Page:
Beacon Lesson Plan Library

Rest in Peace, Maniac Magee

Kerry McMillen

Description

After reading the novel, MANIAC MAGEE, students use precise words to create an epitaph for each of the major characters reflecting the individual character¹s personality and nature.

Objectives

The student focuses on a central idea or topic (for example, excluding loosely related, extraneous, or repetitious information).

The student demonstrates a command of the language including precise word choice and use of appropriate figurative language.

The student uses creative writing strategies appropriate to the format (for example, using appropriate voice; using descriptive language to clarify ideas and create vivid images; using elements of style, such as appropriate tone).

The student explains character development in a literary text.

The student knows the motives for a character's actions.

Materials

-Examples of epitaphs (real or made up!)
-Chalkboard and chalk or overhead projector and markers
-Construction paper and scissors
-Transparency of sample epitaphs

Preparations

1. Collect examples of epitaphs or make up your own and write them on a transparency.
2. Gather supplies listed in materials list.
3. Write your own epitaph to share with the class.

Procedures

1. Explain to students what an epitaph is. (It is a short, precise statement written on a tomb in memory of the person buried there.)

2. Show some examples of original epitaphs on the overhead or chalkboard. You can make them up, or show some that you¹ve actually seen on tombstones. Examples‹ Here lies Teenager Joan, She starved to death while talking on the telephone! 1970-1984; Farewell, farewell to mischievous Michael, He should have stayed off that motorcycle! 1980-1995

3. For practice, have students write their own epitaphs, making sure they reflect the individual student's personality. Stress the importance of using precise words‹making every word count. Also, tell students that epitaphs don¹t have to rhyme, but it¹s fun to write those that do!

4. Show them an example of what you would like your epitaph to say to reflect your personality. Example‹ Farewell, farewell to Bookworm McMillen, She drowned in the tub, While reading about her favorite villain! 1965-2000

5. Have volunteers read their epitaphs orally.

6. Explain to students that they are now to write epitaphs for the major characters in Maniac Magee‹Jeffrey Maniac Magee, Amanda Beale, Grayson, Giant John McNab, Mars Bar Thompson, Russell, and Piper.

7. Before writing, have the students brainstorm the personality and physical traits of each character. Discuss the character development as the novel progressed through their thoughts, speech, and actions. Discuss the characters' individual motives. Record students' ideas and thoughts on the board so they may refer to the lists as they write their epitaphs. Each epitaph should reflect the character's nature and personality.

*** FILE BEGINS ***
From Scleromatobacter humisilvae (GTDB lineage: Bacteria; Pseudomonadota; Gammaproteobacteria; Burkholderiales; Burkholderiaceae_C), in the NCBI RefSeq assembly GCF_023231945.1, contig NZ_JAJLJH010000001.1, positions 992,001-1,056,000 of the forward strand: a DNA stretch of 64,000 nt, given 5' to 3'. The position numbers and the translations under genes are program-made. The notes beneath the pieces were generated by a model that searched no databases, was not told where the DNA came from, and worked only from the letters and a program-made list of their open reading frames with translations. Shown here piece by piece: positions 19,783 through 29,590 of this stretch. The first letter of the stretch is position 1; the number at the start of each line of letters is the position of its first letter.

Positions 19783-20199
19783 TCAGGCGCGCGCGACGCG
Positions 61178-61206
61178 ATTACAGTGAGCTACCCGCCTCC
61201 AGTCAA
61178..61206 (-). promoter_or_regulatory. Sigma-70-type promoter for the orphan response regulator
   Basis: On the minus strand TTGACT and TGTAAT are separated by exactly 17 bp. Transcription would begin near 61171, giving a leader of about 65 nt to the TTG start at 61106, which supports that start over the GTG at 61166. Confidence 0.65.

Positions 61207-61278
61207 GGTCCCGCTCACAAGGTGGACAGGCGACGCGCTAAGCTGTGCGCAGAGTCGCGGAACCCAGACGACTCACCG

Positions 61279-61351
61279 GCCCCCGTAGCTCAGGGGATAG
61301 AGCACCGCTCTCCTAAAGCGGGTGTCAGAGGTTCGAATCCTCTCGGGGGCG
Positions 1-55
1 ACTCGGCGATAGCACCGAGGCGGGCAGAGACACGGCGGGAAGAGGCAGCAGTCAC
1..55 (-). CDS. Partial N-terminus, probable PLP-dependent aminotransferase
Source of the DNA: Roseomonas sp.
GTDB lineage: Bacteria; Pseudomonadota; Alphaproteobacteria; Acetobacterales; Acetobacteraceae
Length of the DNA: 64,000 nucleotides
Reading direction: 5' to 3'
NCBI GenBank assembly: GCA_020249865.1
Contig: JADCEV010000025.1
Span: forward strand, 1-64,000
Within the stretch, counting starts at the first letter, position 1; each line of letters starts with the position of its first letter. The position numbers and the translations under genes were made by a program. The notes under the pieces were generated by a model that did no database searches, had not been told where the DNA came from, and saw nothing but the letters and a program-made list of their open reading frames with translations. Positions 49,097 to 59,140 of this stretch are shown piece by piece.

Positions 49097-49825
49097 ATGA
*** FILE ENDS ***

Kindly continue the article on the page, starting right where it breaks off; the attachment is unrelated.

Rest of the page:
8. You may want to have the students work in groups as they write the epitaphs. You could also assign certain characters to certain groups.

9. Have students cut out tombstone shapes from construction paper and write the epitaph for each character on an individual tombstone.

Assessments

Assessment of students' epitaphs will be based on the following rubric:

Full Accomplishment (3) The student's epitaph clearly reflects the character's personality and individuality through precise word choice.

The epitaph reflects student's understanding of character development as well as individual motives. The writing is focused and does not include extraneous or loosely related information.

Substantial Accomplishment (2) Student's epitaph provides an adequate reflection of the character's personality and nature and shows a vague understanding of character development and individual motivation. The epitaph may be a bit wordy, and some loosely related information may be included.

Partial Accomplishment (1) The epitaph only minimally reflects the character's personality and nature. No understanding of character development and motives is shown. The writing is not focused and may contain unrelated or loosely related information.

Extensions

This activity may be used with any novel study.
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